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Joint Pain, Swelling, and Stiffness


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Joints form the connection between bones, such as at your shoulders, hips, knees, and toes. When you have pain and swelling in a joint, it can make even the simplest movements uncomfortable. Knee pain is the most common type of joint pain, but it can affect any joint in your body.

Joint pain and swelling is called arthritis, which refers to a group of conditions rather than a single disease. There are more than 100 different types of arthritis and related conditions — from rheumatoid arthritis and osteoarthritis to gout, ankylosing spondylitis, and more. In addition, autoimmune diseases — such as lupus  — can cause joint pain and stiffness.

There are different types of arthritis, including:

  • Degenerative arthritis (osteoarthritis): wearing away of cartilage (cushioning between bones) causes bones to rub against each other
  • Infectious arthritis: a virus or fungus, such as salmonella or hepatitis C, enters the joint and causes swelling 
  • Inflammatory arthritis: develops due to a malfunction in the immune system that causes uncontrolled swelling (autoimmune disease), as in rheumatoid or psoriatic arthritis
  • Metabolic arthritis (gout): formation of uric acid crystals in a joint

If joint pain makes everyday activities difficult or it’s preventing you from doing what you want to do, we can help. Rheumatologists at University of Miami Health System specialize in treating all types arthritis and conditions that affect your joints. We offer the latest therapies to relieve pain, swelling, and stiffness, and help you get back to doing the things you love.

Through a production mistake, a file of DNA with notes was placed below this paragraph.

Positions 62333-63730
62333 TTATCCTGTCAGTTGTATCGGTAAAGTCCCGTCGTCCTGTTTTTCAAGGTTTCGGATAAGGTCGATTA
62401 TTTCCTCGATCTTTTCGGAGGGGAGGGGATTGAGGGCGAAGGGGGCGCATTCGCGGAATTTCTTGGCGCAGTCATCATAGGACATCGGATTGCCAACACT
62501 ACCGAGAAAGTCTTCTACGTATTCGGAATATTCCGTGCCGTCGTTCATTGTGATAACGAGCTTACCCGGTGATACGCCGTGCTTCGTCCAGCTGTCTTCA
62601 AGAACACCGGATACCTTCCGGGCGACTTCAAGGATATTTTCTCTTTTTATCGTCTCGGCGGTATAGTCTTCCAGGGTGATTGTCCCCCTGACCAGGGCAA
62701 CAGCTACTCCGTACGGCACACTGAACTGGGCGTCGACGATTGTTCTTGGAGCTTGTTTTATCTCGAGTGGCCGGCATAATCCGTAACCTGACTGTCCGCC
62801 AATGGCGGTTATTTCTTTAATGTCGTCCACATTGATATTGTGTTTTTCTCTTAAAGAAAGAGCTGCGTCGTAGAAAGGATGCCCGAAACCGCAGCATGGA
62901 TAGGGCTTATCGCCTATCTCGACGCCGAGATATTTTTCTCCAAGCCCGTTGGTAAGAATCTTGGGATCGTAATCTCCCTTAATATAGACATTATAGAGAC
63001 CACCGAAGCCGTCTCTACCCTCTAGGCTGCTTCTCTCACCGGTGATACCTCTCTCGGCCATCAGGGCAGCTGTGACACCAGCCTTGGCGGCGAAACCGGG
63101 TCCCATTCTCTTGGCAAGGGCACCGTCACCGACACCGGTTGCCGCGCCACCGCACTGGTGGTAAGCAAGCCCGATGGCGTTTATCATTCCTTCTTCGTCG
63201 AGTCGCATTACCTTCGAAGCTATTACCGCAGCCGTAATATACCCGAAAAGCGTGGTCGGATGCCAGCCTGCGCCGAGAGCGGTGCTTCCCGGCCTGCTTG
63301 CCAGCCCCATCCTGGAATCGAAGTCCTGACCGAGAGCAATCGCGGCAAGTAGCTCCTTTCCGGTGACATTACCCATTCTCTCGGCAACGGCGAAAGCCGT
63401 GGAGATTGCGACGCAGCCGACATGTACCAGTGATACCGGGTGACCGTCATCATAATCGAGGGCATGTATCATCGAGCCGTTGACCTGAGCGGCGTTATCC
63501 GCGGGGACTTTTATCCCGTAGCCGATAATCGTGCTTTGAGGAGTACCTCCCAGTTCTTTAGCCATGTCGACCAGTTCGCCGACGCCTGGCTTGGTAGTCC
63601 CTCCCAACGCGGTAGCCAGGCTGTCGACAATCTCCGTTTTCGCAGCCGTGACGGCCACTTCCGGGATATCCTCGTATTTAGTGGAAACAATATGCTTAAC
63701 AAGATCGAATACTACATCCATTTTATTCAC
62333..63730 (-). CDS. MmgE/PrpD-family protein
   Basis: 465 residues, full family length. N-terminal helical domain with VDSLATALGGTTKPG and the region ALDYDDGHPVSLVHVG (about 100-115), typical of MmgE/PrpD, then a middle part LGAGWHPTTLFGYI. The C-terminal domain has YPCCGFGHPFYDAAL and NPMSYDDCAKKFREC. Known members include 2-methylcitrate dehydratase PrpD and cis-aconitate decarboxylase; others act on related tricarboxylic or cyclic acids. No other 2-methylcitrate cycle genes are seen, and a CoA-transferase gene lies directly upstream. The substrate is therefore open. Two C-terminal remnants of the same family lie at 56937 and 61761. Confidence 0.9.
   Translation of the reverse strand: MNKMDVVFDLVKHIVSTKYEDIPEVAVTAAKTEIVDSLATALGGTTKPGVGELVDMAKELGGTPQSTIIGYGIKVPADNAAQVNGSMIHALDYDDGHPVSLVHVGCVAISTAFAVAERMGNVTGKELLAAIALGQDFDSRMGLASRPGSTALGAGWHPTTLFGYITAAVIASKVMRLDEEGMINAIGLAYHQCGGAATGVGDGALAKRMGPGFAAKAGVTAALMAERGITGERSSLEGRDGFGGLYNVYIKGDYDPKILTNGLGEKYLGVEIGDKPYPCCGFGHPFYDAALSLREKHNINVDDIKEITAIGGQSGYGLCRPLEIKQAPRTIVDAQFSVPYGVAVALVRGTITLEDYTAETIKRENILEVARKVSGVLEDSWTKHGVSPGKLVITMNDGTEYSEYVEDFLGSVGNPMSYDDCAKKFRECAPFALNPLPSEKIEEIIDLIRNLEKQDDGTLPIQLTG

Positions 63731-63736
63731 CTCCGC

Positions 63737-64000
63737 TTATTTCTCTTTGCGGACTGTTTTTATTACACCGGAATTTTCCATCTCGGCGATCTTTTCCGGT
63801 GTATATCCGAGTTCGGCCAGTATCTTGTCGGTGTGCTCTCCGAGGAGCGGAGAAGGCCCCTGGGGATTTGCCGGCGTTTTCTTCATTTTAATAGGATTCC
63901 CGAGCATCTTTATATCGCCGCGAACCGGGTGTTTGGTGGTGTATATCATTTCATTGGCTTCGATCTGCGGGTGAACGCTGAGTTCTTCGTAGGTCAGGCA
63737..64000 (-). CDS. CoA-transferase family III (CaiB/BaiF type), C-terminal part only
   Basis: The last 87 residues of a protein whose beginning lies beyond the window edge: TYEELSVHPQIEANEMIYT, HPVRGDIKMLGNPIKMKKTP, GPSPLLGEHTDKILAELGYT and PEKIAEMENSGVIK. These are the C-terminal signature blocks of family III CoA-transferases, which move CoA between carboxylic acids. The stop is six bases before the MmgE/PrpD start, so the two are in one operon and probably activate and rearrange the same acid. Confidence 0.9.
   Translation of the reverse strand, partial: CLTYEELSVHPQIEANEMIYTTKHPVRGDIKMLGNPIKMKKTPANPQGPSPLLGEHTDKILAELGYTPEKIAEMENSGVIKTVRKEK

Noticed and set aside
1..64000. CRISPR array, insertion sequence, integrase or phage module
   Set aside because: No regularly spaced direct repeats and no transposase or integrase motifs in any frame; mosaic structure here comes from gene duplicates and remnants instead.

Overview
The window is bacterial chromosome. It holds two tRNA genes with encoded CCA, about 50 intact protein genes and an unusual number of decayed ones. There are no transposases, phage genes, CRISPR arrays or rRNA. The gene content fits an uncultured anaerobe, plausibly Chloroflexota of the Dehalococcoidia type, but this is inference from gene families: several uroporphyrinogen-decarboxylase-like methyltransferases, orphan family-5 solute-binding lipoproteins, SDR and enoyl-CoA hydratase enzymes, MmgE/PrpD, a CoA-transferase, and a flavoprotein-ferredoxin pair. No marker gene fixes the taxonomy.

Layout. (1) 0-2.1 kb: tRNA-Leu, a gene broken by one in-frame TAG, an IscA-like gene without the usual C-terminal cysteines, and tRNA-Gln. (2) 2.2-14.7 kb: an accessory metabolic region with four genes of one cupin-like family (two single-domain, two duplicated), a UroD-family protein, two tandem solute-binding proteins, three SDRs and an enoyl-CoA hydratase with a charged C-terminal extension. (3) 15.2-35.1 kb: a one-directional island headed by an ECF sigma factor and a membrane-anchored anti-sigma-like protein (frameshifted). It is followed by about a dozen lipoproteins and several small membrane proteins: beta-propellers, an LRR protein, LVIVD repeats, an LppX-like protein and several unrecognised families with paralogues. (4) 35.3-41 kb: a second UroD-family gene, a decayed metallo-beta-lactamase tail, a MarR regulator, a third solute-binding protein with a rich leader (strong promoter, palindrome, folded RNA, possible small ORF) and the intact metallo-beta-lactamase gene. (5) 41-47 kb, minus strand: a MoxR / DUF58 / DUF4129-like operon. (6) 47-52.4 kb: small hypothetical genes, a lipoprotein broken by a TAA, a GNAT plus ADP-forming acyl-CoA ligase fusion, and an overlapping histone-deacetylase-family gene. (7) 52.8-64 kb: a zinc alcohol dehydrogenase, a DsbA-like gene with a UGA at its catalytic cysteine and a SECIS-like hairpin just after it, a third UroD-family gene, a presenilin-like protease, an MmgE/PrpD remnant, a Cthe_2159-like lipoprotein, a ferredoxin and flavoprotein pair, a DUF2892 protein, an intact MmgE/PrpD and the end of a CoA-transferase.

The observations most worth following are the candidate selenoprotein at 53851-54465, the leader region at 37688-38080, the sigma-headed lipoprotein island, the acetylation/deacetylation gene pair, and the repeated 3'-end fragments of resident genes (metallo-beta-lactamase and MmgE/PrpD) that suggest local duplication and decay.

Immunosuppressive Medicines 
Doctors use a range of medicines to stop the immune system from attacking healthy tissues, including:

  • Corticosteroids: slow the body's immune response to relieve swelling and pain
  • Disease-modifying Antirheumatic Drugs (DMARDs): suppress the immune system broadly to prevent swelling
  • Genetically Engineered Biologics: a newer type of DMARD that targets specific immune functions

Some of the medicines can be taken orally, but others are given as an injection. Doctors may use ultrasound-guided injections to deliver pain medication, which allows them to locate the area that’s causing pain and guide the injection of medicine directly to the source.

Physical Therapy
Physical therapy strengthens the muscles and ligaments around the joint to improve your range of motion. Physical therapists design stretching and exercise programs and use ultrasound therapy (sound waves), transcutaneous electrical nerve stimulation (TENS), hot or cold therapy, and other approaches to help you move more easily, without pain.

Why Choose UHealth?

Specialized treatment to improve your quality of life. Our rheumatologists are experienced at identifying the cause of joint pain and helping you feel better fast. We develop a customized treatment plan that matches your lifestyle and is designed around what’s important to you. 

The latest treatments for arthritis and other rheumatic diseases. In addition to treating patients, our rheumatologists conduct research to find better approaches for treating joint pain. That means you receive care from specialists on the leading edge of arthritis care.

Comprehensive care from a team of specialists. Our rheumatologists work with orthopedic specialists, physiatrists (physical medicine and rehabilitation doctors), physical therapists, and other specialists to help you feel better — from personalized stretching and exercise plans to a wide range of noninvasive and minimally invasive pain management approaches.

Questions? We're here to help.

Our appointment specialists are ready to help you find what you need. Contact us today.